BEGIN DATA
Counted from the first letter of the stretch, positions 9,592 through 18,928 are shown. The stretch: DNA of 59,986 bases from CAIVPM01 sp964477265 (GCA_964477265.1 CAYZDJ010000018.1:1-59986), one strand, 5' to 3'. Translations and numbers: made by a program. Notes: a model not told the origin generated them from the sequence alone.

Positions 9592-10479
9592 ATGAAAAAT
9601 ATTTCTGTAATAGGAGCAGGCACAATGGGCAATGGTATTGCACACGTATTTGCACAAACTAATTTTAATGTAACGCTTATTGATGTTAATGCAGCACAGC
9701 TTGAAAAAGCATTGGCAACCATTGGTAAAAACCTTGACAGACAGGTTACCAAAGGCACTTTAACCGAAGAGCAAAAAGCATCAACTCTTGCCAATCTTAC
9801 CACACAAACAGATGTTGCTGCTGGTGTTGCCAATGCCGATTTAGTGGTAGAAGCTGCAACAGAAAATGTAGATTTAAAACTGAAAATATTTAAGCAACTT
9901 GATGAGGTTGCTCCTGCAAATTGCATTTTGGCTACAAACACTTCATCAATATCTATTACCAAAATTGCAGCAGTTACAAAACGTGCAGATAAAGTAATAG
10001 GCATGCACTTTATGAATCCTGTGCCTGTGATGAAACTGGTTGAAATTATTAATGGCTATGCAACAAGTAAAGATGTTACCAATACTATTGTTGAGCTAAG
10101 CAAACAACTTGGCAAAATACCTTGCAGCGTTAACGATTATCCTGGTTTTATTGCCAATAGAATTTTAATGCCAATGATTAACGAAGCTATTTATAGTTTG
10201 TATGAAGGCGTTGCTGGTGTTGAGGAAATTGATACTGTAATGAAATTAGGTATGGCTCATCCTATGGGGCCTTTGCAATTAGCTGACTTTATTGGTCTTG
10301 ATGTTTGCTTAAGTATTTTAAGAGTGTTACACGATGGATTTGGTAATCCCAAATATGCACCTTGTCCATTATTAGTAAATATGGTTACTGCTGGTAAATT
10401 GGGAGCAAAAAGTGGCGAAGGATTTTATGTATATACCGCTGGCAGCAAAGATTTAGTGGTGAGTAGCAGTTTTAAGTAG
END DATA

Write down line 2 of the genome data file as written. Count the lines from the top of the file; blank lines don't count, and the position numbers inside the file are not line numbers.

Positions 9592-10479